New York Premises Liability Lawyer

If you have been injured in an accident on someone else’s property as a result of the property owner’s lack of care, a premises liability lawyer can help you figure out if your injury may qualify you to pursue a premises liability case and possible compensation.

Legally Reviewed By: Jud Waltman

What is premises liability law?

According to New York state laws, property owners and landlords have a legal responsibility to ensure that their property is reasonably safe for visitors, residents, and employees, regardless of whether their property is private or public.

If an individual suffers an accident or injury due to the property owner’s failure to maintain reasonable safety standards or provide adequate warnings about potential hazards inside or outside their buildings, the court may find the property owner liable for the accident.

The law that governs this process is called premises liability law. Premises liability law covers a wide scope of accidents, including slip, trip, and fall situations, and includes unsafe conditions and the injuries they have caused.

Premises liability law applies to very specific conditions. For a premises liability case, you will need to show evidence of the following three factors:

  • That you had a legally valid reason for visiting the premises
  • That the property owner knew (or should reasonably have known) about the unsafe situation and was negligent in managing that unsafe situation by failing to take adequate action
  • That you were injured because of the property owner’s negligence

The second point relates to the property owner’s duty of care. The concept of duty of care refers to the level of legal responsibility the property owner has to either do something to stop you from foreseeable injury or refrain from doing something that would cause you foreseeable injury.

Who is liable under New York premises liability law?

In most situations, the extent of the property owner’s liability is contingent on the reason for the injured party’s purpose for being on the property. On that basis, the law recognizes three specific types of visitors.


If you are visiting a property for business purposes — regardless of whether you were invited for professional reasons or visit a store as a customer — the law regards you as an invitee.

Business owners have a duty of care to keep their property reasonably safe, inspect and fix any foreseeable hazards, and warn visitors of any unsafe conditions.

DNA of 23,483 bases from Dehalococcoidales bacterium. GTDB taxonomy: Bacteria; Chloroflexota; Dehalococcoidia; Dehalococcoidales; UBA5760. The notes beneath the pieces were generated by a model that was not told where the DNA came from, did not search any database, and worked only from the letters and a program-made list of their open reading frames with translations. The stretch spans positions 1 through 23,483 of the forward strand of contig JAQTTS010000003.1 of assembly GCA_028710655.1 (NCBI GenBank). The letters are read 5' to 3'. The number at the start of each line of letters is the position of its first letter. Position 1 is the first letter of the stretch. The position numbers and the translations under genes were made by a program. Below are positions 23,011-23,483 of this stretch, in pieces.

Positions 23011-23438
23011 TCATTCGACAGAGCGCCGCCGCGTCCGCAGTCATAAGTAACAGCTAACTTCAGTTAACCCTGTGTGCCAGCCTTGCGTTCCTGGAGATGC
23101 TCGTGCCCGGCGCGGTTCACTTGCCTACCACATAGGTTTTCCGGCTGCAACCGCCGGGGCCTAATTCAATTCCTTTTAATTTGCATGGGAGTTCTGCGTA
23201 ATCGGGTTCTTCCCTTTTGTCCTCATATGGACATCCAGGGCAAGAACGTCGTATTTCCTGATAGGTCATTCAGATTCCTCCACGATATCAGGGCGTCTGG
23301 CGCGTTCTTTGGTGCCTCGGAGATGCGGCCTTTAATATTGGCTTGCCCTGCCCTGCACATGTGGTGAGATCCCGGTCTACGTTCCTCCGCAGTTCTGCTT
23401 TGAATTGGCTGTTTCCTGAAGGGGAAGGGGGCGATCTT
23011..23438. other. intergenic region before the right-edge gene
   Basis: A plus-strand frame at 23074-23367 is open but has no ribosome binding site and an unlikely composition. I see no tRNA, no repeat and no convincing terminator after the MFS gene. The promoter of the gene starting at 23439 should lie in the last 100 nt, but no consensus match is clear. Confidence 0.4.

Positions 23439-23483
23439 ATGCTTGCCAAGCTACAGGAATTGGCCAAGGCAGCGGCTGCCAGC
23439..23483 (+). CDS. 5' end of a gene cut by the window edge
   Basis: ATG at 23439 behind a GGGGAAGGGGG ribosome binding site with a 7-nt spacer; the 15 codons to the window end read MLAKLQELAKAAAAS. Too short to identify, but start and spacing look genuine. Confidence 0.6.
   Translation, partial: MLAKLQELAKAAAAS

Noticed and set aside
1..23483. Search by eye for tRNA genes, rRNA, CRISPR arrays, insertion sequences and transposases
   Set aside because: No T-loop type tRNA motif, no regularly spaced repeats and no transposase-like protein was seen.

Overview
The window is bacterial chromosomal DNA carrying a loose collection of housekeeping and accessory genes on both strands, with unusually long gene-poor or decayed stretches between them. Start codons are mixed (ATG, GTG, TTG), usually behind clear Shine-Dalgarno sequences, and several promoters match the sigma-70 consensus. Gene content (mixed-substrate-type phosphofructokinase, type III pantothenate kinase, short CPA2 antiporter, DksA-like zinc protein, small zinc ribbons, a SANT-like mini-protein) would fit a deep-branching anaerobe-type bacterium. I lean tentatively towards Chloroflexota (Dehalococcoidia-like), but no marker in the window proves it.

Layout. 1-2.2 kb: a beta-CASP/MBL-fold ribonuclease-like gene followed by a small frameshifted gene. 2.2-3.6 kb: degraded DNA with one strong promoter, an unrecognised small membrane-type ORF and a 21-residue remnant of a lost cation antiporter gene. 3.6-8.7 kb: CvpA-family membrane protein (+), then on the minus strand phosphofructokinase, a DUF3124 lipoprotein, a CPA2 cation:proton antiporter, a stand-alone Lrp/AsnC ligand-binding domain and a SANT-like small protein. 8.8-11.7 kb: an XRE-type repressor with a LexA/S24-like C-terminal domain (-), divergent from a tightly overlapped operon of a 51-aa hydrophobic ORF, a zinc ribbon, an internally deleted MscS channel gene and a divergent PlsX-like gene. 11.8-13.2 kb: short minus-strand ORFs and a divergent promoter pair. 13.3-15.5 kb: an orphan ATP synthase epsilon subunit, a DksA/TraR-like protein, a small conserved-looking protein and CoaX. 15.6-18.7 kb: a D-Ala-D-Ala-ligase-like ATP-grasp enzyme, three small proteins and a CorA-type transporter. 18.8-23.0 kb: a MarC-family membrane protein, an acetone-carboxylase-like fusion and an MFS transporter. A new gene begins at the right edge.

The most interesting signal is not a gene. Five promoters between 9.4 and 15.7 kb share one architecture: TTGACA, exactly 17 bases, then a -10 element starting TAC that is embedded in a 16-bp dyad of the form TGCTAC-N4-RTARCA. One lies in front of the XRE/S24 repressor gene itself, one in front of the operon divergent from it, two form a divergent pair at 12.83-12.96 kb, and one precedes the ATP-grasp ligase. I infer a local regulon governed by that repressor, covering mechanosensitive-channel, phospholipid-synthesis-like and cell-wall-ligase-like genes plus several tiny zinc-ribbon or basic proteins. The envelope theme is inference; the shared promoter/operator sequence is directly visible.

If you are visiting a property for non-commercial reasons — for example, as a social guest at an acquaintance’s home — the law regards you as a licensee.

Private property owners also have a duty of care to keep their property safe for visitors and repair any hazards they should reasonably be aware of. However, they do not have the same obligation as business owners to inspect their property for hidden risks.


If you have neither been invited nor have the owner’s permission to be on any part of their property, the law would consider you a trespasser.

Generally, property owners have no duty of care to keep their property safe for trespassers or to even warn them of potential dangers, as long as these dangers are not set up intentionally — such as in the case of a trap, for instance. There are only two exceptions to this principle.

If the property owner knows a trespasser is on their property and allows the trespasser to stay on the premises, the owner will be liable for the trespasser’s injuries, as if they were a licensee
If the trespasser is a child, and there is an item on the property that could be seen as attractive to children (for example, an open pool or an animal)
In the second case, the property owner may be found liable if the child is injured because the owner failed to take sufficient steps to remove or minimize the risk. This doctrine is called attractive nuisance. It applies only in circumstances where it would be reasonable to assume the child would not have fully realized the risk of harm.